Earlier this week, Tribune's KTXL Sacramento aired what it says is the first-ever TV station ad for marijuana. The Fox affiliate aired a 30-second spot, paid for by Sacramento-based medicinal marijuana advocacy group CannaCare and produced by KTXL, advertising a medical marijuana dispensary.
The spot, scheduled to run throughout the next several weeks, shows various people delivering testimonials on the benefits of marijuana when used for medicinal purposes. Marijuana is not shown; nor is the word mentioned in the spot. Patients refer to the benefits of "cannabis."
"It is a matter of record within the medical community that medical marijuana can have positive results in helping relieve nausea and vomiting among cancer patients receiving chemotherapy and increasing appetites among AIDS patients," said KTXL Acting General Manager Mike Armstrong in a statement. "When viewers watch the [advertisement] on air, they can see it's simply identifying this as an avenue to take if your doctor thinks it will help you feel better."
Armstrong said on Wednesday afternoon that he was not aware of a single viewer complaint related to the ad. "At this point, nothing," he says. "I guess it's not as controversial as some people may have expected."
Armstrong said he ran the spot before Tribune's legal department before airing it, and the attorneys found nothing improper. "It's a very black and white thing," he says.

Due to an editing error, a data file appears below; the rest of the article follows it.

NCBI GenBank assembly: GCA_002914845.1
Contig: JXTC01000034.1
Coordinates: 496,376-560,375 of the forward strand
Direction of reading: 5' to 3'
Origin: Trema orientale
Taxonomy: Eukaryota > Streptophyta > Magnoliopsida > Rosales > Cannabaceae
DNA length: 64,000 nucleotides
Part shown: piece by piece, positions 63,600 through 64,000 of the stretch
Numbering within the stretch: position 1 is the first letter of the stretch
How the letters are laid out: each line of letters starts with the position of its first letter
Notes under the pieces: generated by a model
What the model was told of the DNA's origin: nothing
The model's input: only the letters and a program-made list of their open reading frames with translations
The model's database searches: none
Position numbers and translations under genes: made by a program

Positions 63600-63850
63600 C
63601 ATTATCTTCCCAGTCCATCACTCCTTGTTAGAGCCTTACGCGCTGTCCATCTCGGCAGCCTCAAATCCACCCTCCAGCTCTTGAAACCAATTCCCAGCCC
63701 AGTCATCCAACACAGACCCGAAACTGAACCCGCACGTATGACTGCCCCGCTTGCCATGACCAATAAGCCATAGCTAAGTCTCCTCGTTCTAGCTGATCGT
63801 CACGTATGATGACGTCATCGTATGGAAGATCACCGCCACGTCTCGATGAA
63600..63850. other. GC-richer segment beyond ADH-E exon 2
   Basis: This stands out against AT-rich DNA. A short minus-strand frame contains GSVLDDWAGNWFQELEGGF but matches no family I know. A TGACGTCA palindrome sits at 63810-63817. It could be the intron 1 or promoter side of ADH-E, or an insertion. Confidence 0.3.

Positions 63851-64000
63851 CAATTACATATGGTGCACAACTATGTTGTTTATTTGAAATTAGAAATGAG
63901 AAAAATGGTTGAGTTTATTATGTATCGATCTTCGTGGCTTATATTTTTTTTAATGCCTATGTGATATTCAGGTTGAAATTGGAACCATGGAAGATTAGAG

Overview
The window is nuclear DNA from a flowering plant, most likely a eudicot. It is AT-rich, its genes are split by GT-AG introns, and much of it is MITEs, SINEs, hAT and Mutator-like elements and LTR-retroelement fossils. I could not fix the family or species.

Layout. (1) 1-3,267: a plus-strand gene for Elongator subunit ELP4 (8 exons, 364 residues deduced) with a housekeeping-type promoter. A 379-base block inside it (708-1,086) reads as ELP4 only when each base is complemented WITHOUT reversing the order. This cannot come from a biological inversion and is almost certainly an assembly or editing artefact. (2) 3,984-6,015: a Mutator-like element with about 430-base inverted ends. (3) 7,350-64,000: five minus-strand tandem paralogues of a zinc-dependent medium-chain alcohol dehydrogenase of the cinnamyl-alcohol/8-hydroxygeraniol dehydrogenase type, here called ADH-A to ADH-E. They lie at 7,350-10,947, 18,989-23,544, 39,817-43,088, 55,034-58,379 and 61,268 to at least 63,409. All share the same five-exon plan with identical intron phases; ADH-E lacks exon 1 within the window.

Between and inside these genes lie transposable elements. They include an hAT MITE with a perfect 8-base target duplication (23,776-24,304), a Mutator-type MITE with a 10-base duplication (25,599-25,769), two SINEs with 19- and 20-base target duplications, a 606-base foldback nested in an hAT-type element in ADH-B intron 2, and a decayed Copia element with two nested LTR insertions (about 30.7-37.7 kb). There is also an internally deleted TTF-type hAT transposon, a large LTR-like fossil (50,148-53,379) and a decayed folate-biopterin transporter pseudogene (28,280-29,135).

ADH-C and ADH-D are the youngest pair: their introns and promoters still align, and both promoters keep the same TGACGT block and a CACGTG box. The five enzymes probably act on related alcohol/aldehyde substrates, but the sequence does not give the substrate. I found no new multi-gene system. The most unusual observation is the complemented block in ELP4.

Multiple industry veterans believe this to be the first time a major station has aired a spot for marijuana. With the rise of medicinal marijuana dispensaries in markets such as Denver, station executives are wrestling with whether or not to accept the spots. While they're constantly on the hunt for revenue from new sources of business, many fear a backlash from the community, and a negative reaction from the corporate bosses. A program called Cannabis Planet runs on a handful of smaller TV outlets, according to its website, including KJLA Los Angeles and KOFY San Francisco.
Dispensary ads are common in Denver's alternative weekly papers and pop up on radio and, occasionally, cable TV, according to local TV sources. Perhaps someday soon, they may be common on broadcast television as well. "I would run an ad/half hour [infomercial] if it was a legal product," said one Colorado general manager a few months ago, "which it is now with a prescription. We'll see what happens."
KTXL planned to air the spot throughout the day August 30 and is treating the spot--and the reaction to it--as a major news story. As of Sept. 1, a poll on the station site showed that 75% of users felt ads for medicinal marijuana "should be allowed on television."
"I'm curious what viewers will think about this," said KTXL News Director Brandon Mercer before it ran. "We believe in giving the viewers a strong voice in our news products, and we certainly are going to hear a lot of opinions."
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